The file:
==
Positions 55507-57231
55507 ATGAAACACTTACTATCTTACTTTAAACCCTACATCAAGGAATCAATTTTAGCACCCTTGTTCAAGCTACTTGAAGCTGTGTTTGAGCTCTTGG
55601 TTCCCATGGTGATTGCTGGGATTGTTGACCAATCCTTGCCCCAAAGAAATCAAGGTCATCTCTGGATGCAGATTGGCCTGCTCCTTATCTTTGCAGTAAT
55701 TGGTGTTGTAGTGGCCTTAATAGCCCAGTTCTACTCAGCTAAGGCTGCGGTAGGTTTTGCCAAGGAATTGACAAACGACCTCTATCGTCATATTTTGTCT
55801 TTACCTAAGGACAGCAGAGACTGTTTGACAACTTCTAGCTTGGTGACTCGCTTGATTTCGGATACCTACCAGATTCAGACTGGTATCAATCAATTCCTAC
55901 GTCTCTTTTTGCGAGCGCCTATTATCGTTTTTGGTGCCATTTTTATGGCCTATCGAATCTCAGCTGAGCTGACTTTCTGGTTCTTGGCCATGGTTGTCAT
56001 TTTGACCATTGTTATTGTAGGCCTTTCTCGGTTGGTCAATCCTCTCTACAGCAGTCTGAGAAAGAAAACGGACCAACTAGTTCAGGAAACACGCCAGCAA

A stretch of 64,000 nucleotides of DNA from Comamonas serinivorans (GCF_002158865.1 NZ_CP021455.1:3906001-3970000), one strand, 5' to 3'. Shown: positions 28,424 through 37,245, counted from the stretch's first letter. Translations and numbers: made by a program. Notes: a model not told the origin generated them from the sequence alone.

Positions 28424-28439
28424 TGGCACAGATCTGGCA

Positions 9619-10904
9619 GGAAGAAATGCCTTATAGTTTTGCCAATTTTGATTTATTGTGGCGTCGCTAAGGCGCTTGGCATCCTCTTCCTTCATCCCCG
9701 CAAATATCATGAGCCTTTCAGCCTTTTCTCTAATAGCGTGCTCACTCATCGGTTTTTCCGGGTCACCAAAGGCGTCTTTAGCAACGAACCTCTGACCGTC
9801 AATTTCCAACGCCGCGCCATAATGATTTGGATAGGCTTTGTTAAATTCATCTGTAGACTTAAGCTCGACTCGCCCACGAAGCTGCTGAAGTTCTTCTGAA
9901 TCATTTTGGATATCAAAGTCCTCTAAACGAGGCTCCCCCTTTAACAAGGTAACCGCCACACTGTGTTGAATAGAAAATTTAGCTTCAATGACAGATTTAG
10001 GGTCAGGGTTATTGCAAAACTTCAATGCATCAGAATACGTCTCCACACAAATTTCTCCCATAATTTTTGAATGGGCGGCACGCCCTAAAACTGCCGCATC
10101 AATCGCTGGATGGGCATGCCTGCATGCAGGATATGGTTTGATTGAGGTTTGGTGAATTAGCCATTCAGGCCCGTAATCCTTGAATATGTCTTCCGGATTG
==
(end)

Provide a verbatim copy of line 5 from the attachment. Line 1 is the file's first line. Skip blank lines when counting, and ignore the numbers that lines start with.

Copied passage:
55801 TTACCTAAGGACAGCAGAGACTGTTTGACAACTTCTAGCTTGGTGACTCGCTTGATTTCGGATACCTACCAGATTCAGACTGGTATCAATCAATTCCTAC